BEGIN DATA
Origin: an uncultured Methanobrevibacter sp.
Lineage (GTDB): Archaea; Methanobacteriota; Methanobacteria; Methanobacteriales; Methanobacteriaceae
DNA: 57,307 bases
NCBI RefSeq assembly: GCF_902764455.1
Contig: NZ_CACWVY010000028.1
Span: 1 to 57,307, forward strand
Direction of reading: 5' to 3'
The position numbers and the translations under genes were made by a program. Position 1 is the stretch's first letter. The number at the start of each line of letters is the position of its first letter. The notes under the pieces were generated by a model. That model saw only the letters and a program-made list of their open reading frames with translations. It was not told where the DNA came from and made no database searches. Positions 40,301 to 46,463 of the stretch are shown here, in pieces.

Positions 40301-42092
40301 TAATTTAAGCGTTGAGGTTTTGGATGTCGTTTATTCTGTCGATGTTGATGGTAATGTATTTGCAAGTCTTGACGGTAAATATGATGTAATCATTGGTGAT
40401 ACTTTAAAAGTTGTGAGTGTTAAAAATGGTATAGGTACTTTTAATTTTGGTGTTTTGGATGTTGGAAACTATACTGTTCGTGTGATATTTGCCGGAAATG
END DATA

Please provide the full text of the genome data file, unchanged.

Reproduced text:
Origin: an uncultured Methanobrevibacter sp.
Lineage (GTDB): Archaea; Methanobacteriota; Methanobacteria; Methanobacteriales; Methanobacteriaceae
DNA: 57,307 bases
NCBI RefSeq assembly: GCF_902764455.1
Contig: NZ_CACWVY010000028.1
Span: 1 to 57,307, forward strand
Direction of reading: 5' to 3'
The position numbers and the translations under genes were made by a program. Position 1 is the stretch's first letter. The number at the start of each line of letters is the position of its first letter. The notes under the pieces were generated by a model. That model saw only the letters and a program-made list of their open reading frames with translations. It was not told where the DNA came from and made no database searches. Positions 40,301 to 46,463 of the stretch are shown here, in pieces.

Positions 40301-42092
40301 TAATTTAAGCGTTGAGGTTTTGGATGTCGTTTATTCTGTCGATGTTGATGGTAATGTATTTGCAAGTCTTGACGGTAAATATGATGTAATCATTGGTGAT
40401 ACTTTAAAAGTTGTGAGTGTTAAAAATGGTATAGGTACTTTTAATTTTGGTGTTTTGGATGTTGGAAACTATACTGTTCGTGTGATATTTGCCGGAAATG